Taking the wrong train in Italy

I did very little planning for my trip to Italy. I booked accommodations, scheduled some food tours, made a few train arrangements to get some good deals on high speed trains.

Then I went and got on the wrong train.

I had a great day in Padova prior to this debacle. Patiently waiting at Platform 1 for my 15:03 Frecciargento train 9437 to Rome, stopping in Firenze, I saw the Frecciargento 9435 to Rome approach, forgot how to count, got on the train, found my coach, deposited my bag in the hold, and found my empty seat, 6D, waiting for me.

I realized my mistake the second the train was in motion and we pulled out of the station. Sweet peaches, what have I done!

A few days of mangled Italian meant talking my way out of this predicament was … unlikely. The monitors suggested the next stop was Bologna at 15:50, which was my best case scenario for fixing this (hopefully) minor flash of idiocy.

To keep my load light, I wasn’t carrying a map of Italy, so I had no idea where I was, where I was going, or how fixable a situation I was in.

I was trying to stave off panic while awaiting the scathing, non-English speaking judgement of the Trenitalia staff.

Ten minutes before arriving in Bologna, the ticket-taker arrived. I beat him to discovery by admitting my error.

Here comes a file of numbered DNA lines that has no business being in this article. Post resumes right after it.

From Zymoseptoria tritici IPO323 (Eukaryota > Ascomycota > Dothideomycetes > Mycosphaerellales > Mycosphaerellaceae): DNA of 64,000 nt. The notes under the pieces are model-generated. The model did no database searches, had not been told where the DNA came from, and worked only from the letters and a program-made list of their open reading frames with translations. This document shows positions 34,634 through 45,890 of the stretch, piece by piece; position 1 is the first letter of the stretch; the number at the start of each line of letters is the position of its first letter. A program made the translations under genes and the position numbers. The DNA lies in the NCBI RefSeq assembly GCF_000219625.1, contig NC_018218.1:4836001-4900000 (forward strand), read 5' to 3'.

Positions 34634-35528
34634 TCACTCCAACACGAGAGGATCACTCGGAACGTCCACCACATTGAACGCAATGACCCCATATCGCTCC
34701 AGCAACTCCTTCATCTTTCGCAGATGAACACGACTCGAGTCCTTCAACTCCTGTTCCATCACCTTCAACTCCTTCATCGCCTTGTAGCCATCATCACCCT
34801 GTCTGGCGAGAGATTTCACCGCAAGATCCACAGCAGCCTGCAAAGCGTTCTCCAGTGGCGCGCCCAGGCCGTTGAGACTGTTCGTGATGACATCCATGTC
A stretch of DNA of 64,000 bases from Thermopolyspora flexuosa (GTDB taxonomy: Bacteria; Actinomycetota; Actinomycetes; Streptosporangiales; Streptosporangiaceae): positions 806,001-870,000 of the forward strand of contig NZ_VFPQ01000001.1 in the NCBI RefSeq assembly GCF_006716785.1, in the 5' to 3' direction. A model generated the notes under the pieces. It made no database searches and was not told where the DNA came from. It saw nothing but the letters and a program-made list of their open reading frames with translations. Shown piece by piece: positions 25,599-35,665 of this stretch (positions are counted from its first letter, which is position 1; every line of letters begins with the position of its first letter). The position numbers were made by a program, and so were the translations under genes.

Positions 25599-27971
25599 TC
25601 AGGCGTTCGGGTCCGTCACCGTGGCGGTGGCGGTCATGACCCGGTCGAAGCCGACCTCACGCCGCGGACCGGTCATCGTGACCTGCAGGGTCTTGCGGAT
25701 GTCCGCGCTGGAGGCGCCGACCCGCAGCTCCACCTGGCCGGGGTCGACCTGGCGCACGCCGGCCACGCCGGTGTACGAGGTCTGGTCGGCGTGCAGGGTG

“Hmph. We are near Bologna, you can stay here and pay €80 or change trains there.”

“Grazie, I’ll change trains.” I was so stunned by his command of English, that I almost paid the money to fix this on the spot.

Feeling adventurous, and cheap, I decided to get out at Bologna.

Best case scenario: my train was exactly 10 minutes behind.

Worst case scenario: figure out how to get to Firenze from Bologna on a Saturday afternoon.

Worst-worst case scenario: stay in Bologna for the night, suck up the missed reservation at my hotel in Firenze, all of which would probably cost more than €80. Alanis Morissette-style irony!


Arriving in Bologna, I sprinted for the departure board. Dumb luck reigns supreme! Sure enough, my original 15:03 Frecciargento train 9437 to Firenze was exactly ten minutes behind, soon to arrive at platform 4.

I boarded 9437 and found Coach 5, seat 6D empty and waiting for me. Once again, I awaited the scathing, non-English speaking judgement of the Trenitalia staff.

What a difference a train makes. When the ticket taker came around this time, he looked at my ticket and smiled broadly, “Buon viaggio!”

What’s Italian for “Get me a drink?”

I enjoyed being on the right train even more when I saw the nun on the left working on a PowerPoint.

What have we learned?

  1. 7 is a different number than 5.
  2. Confessing your sins to an Italian train conductor is good for the soul.
  3. Travel problems are generally fixable, despite significant language barriers
  4. My streak of excellent luck outside of Canada continues unbroken.
  5. €80 is the going rate for being an idiot.



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